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Blood Tests Used to Diagnose Cancer

written by: Veronica Mitchell • edited by: Diana Cooper • updated: 2/22/2011

A number of cancer blood tests are available to aid in the detection and diagnosis of various types of cancer. Blood tests may detect cancer markers which are produced by tumor cells, or may look for specific antigens or antibodies associated with malignant cells.

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    Cancer Blood Tests

    A number of screening blood tests are available to detect the presence of malignant cells. Some tests are able to detect tumor-specific antigens before clinical signs of malignancy become evident. The early detection of cancer can lead to more successful treatment and a better long-term prognosis, so specific and sensitive screening tests can prove vital in the management of cancer.

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    Cancer Blood Markers

    A number of marker chemicals exist which are produced as tumors grow and can be detected in the blood. Some cancer blood markers are produced by wide range of tumors, whereas these are specific to a particular type of cancer. Cancer blood markers can offer an indication that tumors may be present, and patients with elevated cancer marker levels may be recommended for further diagnostic procedures.

    Alpha fetoprotein (AFP) can be elevated in liver and testicular cancers, as well as some gastrointestinal cancers. It has been shown to be a good diagnostic test for malignancy in liver tumors, although there are problems with the sensitivity of the test.[1] The marker CA 19-9 is elevated in a number of cancer types, but is a particularly good marker for detecting pancreatic cancer.[2] Carcinoembryonic antigen (CEA) is most frequently used to screen for colorectal cancer in patients with gastrointestinal symptoms, but it is also elevated in a range of other cancers.[3] CA 125 is a widely used tumor marker most often associated with cancers of the female reproductive system, but is also elevated in a range of other cancers. CA 125 is most widely used to monitor the success of treatment in certain types of cancer including ovarian cancer and endometrial cancer.[4]

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    Antibody Screen Test

    The anti-malignin antibody screen test is a useful diagnostic tool for early detection of malignant changes. Malignin is an oncoprotein found in the outer membranes of malignant cells. Anti-malignin antibodies (AMA) are produced by the immune system in response to the presence of malignin, and elevated levels of serum AMA have been demonstrated in patients with a wide range of cancers.[5] The AMA test shows a good sensitivity and specificity, and is therefore a useful tool in the early diagnosis of cancer.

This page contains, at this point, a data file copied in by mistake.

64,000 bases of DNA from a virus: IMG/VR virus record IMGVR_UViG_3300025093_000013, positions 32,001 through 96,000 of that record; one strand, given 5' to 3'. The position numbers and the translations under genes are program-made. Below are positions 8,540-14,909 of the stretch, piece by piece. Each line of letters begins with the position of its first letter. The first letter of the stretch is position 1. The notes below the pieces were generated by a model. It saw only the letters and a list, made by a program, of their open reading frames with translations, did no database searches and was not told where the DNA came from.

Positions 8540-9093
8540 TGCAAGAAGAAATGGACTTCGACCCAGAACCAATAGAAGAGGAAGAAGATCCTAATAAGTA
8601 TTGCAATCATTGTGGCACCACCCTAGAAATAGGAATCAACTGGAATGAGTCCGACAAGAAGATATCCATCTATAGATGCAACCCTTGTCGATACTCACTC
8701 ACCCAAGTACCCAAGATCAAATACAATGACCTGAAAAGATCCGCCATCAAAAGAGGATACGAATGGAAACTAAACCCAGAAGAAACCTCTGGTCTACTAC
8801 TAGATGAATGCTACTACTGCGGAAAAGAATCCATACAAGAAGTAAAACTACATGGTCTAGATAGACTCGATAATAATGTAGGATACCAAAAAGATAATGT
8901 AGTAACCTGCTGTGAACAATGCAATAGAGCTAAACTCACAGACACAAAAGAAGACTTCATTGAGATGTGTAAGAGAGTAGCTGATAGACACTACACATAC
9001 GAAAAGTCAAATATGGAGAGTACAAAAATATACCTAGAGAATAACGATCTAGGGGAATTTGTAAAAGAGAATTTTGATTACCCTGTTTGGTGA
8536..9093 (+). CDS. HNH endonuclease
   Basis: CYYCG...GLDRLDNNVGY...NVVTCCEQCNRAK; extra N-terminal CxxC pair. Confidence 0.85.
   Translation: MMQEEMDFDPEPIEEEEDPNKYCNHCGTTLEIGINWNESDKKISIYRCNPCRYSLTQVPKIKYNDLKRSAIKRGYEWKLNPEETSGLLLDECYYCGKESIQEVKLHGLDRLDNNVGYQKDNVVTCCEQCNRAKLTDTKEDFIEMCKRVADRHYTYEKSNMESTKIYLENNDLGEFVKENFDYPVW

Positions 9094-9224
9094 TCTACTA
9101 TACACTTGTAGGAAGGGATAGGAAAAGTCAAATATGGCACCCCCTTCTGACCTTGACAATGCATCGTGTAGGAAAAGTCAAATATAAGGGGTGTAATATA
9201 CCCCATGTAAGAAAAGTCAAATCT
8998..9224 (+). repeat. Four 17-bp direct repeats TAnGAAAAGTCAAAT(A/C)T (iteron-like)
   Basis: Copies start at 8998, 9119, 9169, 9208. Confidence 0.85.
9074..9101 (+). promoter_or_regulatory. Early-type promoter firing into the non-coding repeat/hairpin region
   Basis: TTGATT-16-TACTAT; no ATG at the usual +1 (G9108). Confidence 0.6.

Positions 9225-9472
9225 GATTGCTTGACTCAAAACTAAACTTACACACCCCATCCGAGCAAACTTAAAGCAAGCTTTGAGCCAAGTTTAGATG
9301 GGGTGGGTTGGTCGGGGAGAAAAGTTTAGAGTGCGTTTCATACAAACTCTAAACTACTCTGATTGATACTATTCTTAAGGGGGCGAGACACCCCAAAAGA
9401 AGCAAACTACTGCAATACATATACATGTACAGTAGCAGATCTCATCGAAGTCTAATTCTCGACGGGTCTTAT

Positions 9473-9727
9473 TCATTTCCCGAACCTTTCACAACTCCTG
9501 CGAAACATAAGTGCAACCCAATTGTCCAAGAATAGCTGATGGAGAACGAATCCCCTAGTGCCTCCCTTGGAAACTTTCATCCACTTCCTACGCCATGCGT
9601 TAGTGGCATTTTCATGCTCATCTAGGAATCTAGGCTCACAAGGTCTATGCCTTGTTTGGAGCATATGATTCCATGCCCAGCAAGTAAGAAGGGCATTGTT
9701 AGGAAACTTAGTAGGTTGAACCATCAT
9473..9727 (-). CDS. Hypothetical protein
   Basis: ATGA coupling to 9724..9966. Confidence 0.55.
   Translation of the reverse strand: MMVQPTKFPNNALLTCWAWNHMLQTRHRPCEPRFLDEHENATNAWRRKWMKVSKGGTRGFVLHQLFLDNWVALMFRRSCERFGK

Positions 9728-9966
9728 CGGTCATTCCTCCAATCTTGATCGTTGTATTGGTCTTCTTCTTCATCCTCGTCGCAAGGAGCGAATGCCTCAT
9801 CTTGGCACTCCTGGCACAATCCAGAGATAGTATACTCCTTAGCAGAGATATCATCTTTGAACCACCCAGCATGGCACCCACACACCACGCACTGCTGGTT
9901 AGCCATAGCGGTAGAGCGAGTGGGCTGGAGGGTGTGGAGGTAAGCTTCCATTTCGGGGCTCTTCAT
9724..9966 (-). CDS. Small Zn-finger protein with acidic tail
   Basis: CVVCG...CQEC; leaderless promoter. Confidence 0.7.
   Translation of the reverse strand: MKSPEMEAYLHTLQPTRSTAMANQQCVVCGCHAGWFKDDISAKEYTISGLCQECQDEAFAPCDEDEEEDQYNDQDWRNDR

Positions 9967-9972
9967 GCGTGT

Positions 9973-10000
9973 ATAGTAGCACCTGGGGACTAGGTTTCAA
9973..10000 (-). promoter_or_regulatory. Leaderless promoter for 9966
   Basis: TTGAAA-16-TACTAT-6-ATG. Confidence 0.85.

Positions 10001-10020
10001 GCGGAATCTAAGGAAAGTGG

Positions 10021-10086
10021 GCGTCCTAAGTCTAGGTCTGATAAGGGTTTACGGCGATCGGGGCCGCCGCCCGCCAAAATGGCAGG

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    DR-70 Test

    The DR-70 test was developed by AMDL in 1998, and measures the products of degradation of the protein fibrin, which are released into the blood by malignant cells. Fibrin degradation products have been known to be linked with malignancy for many years, with elevated levels having been detected in ovarian tumors as early as 1971.[6] This test has been shown to be effective in the detection of 13 different types of cancer including lung, stomach, breast and rectum cancers, and shows a good level of specificity and sensitivity.[7]

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    T/Tn Antigen Tests

    These cancer blood tests detect the presence of the glycoproteins T and Tn, which are found on the surface of malignant cells. The expression of these antigens can be detected before any malignancies are evident in biopsy.[8] In a study by Georg Springer published in the Journal of Molecular Medicine in 1997, the test detected pre-clinical carcinoma in 77% of patients who later went on to develop malignancies detectable by biopsy or X-ray.

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    References

    [1] C Brumm, C Schulze, K Charels “The Significance of Alpha-Fetoprotein and Other Tumour Markers in Differential Immunocytochemistry of Primary Liver Tumours" Histopathology 14:503-513 (1989)

    [2] H Jalenko, P Kuusela, P Roberts “Comparison of a New Tumour Marker, CA 19-9, With Alpha-Fetoprotein and Carcinoembryonic Antigen in Patients with Upper Gastrointestinal Diseases" Journal of Clinical Pathology 37:218-222 (1984)

    [3]Laboratory Tests that Detect Cancer" The Cancer Cure Foundation

    [4] I Jacons, RC Bast “The CA 125 Tumour-Associated Antigen: A Review of the Literature" Human Reproduction 4:1-12 (1988)

    [5] C Botti, A martinetti S Nerini-Molteni “Anti-Malignin Antibody Evaluation: A Possible Challenge for Cancer Management" International Journal of Biological Markers 12:141-147 (1997)

    [6] B Astedt, L Svanberg, IM Nilsson “Fibrin Degradation Products and Ovarian Tumours" British Medical Journal 4:458-459 (1971)

    [7] D Wu, X Zhou, G Yang “Clinical Performance of the AMDL DR-70 Immunoassay Kit for Cancer Detection" Journal of Immunoassay and Immunochemistry 19:63-72 (1998)

    [8] G Springer “Immunoreactive T and Tn Epitopes in Cancer Diagnosis, Prognosis and Immunotherapy" Journal of Molecular Medicine 75:594-602 (1997)